University graduation dresses winter

The University of Utah (also referred to as the U, U of U, or Utah) is a in , , United States. As the state's , the university offers more than 100 undergraduate majors and more than 92 graduate degree programs. The university is among "R-1: Doctoral Universities – Highest Research Activity" with "selective" admissions. Graduate studies include the and the , Utah's first . As of Fall 2015, there are 23,909 students and 7,764 students, for an enrollment total of 31,673.

The university was established in 1850 as the University of Deseret ( (About this sound )) by the General Assembly of the provisional , making it Utah's oldest institution of higher education. It received its current name in 1892, four years before Utah attained statehood, and moved to its current location in 1900.

The university ranks among the top 50 U.S. universities by total research expenditures with over 8 million spent in 2015. 22 , four , two winners, eight , various winners, two astronauts,, and s have been affiliated with the university as students, researchers, or faculty members in its history. In addition, the university's has been reviewed among 50 leading national Honors Colleges in the U.S. The university has also been ranked the 12th most ideologically diverse university in the country.

The university's athletic teams, the , participate in athletics ( for football) as a member of the . Its football team has received national attention for winning the and the .

Contents

History[]

University Hall in , the first permanent home of the University of Deseret (later the University of Utah)

A Board of Regents was organized by to establish a university in the Salt Lake Valley. The university was established on February 28, 1850, as the University of Deseret by the General Assembly of the provisional , and was appointed as the first chancellor of the university. Early classes were held in private homes or wherever space could be found. The university closed in 1853 due to lack of funds and lack of .

Following years of intermittent classes in the Salt Lake City , the university began to be re-established in 1867 under the direction of , who was followed by in 1869. The university moved out of the council house into the Union Academy building in 1876 and into Union Square in 1884. In 1892, the school's name was changed to the University of Utah, and began arranging to obtain land belonging to the U.S. Army's on the east bench of the , where the university moved permanently in 1900. Additional land has been granted to the university over the years, and the fort was officially closed on October 26, 1991. Upon his death in 1900, Dr. John R. Park bequeathed his entire fortune to the university.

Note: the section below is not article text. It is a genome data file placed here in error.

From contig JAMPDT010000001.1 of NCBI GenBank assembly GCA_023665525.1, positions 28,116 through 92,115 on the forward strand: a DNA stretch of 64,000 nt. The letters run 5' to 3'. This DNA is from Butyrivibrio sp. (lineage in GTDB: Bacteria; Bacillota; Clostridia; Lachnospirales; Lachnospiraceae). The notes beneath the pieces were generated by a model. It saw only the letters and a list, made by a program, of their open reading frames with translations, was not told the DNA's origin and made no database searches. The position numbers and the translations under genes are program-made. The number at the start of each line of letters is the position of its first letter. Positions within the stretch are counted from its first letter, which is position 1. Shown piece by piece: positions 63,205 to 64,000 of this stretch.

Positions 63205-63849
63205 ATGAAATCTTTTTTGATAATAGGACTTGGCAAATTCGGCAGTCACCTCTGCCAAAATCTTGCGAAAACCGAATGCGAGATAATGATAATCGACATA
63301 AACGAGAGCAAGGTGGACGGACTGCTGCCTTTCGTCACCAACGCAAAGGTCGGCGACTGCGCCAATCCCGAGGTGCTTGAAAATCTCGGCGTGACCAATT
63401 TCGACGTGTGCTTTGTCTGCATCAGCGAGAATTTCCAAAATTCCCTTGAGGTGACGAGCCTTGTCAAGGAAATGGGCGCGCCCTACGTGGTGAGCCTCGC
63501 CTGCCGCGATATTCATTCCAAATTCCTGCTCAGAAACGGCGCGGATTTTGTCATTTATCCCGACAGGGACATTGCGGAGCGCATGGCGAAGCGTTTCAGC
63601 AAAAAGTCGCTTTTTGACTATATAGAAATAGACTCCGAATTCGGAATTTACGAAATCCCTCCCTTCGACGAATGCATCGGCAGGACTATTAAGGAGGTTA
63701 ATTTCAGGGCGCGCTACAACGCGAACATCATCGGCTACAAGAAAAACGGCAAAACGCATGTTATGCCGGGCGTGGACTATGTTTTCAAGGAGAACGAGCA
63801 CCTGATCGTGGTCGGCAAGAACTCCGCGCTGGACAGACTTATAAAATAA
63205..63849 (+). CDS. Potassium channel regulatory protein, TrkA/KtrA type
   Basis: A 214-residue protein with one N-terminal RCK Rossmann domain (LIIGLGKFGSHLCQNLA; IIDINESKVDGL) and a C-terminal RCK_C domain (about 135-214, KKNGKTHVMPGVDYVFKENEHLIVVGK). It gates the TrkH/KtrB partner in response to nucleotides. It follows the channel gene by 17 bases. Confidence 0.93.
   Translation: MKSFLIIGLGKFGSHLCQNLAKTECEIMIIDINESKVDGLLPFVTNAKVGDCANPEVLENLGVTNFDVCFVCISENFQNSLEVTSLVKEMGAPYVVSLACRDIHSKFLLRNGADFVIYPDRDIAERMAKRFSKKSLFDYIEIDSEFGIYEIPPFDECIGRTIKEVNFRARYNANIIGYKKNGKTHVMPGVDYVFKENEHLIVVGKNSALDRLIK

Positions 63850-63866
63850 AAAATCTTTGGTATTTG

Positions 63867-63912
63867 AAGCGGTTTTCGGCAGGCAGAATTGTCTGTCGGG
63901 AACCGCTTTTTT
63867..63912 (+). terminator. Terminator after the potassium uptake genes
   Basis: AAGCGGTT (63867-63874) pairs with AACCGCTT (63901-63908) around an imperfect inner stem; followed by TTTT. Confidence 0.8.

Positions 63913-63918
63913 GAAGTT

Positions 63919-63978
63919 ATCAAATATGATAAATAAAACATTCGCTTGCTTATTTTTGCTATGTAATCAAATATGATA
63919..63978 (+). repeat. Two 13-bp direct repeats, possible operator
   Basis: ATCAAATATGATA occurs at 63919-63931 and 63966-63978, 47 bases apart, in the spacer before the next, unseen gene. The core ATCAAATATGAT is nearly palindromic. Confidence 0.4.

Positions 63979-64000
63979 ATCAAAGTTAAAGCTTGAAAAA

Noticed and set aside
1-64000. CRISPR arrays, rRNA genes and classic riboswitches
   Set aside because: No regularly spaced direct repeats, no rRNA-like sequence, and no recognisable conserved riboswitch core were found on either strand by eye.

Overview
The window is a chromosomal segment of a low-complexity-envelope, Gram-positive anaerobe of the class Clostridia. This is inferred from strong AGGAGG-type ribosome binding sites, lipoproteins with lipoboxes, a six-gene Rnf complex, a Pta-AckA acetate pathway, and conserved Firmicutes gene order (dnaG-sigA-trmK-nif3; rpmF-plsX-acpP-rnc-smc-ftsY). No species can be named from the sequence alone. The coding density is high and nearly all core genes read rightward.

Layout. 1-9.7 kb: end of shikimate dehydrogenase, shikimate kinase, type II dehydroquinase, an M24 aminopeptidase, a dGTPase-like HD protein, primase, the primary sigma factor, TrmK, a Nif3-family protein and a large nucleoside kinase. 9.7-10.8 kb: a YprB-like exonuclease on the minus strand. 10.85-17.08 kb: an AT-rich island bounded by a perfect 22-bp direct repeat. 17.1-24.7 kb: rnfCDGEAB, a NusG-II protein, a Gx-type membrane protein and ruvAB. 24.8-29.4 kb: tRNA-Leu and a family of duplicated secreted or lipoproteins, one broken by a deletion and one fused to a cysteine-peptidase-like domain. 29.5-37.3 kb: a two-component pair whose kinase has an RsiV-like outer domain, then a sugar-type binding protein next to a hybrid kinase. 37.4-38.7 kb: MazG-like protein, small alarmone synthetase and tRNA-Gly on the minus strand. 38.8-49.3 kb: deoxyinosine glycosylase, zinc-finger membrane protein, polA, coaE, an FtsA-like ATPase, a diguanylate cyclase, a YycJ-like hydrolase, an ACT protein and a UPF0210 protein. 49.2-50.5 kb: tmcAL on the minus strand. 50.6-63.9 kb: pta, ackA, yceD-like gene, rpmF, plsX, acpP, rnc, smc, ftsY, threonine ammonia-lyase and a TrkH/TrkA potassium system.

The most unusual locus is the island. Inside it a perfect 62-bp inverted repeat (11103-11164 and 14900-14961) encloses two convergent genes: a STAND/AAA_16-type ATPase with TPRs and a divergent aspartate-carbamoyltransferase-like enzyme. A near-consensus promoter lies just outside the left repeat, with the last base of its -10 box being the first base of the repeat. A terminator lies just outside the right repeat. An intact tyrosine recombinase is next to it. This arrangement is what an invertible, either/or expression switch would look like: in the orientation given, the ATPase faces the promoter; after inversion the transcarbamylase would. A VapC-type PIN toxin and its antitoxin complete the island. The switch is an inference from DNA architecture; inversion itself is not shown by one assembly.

The has overlooked the university since 1907 The University of Utah campus in the early 1920s

The university grew rapidly in the early 20th century but was involved in an controversy in 1915 when recommended that five faculty members be dismissed after a graduation speaker made a speech critical of Utah governor . One third of the faculty resigned in protest of these dismissals. Some[] felt that the dismissals were a result of the 's influence on the university, while others[] felt that they reflected a more general pattern of repressing religious and political expression that might be deemed offensive. The controversy was largely resolved when Kingsbury resigned in 1916, but university operations were again interrupted by World War I, and later and World War II. Student enrollment dropped to a low of 3,418 during the last year of World War II, but made substantial additions to campus following the war, and enrollment reached 12,000 by the time he retired in 1964. Growth continued in the following decades as the university developed into a research center for fields such as computer science and medicine.

During the , the university hosted the Olympic Village, a housing complex for the Olympic and Paralympic athletes, as well as the opening and closing ceremonies. Prior to the events, the university received a facelift that included extensive renovations to the , a track leading to downtown Salt Lake City, a new student center known as the Heritage Center, an array of new student housing, and what is now a 180-room campus hotel and conference center.

The University of Utah Asia Campus opened as an in the Incheon Global Campus in , , South Korea in 2014. Three other European and American universities are also participating. The Asia Campus was funded by the South Korean government.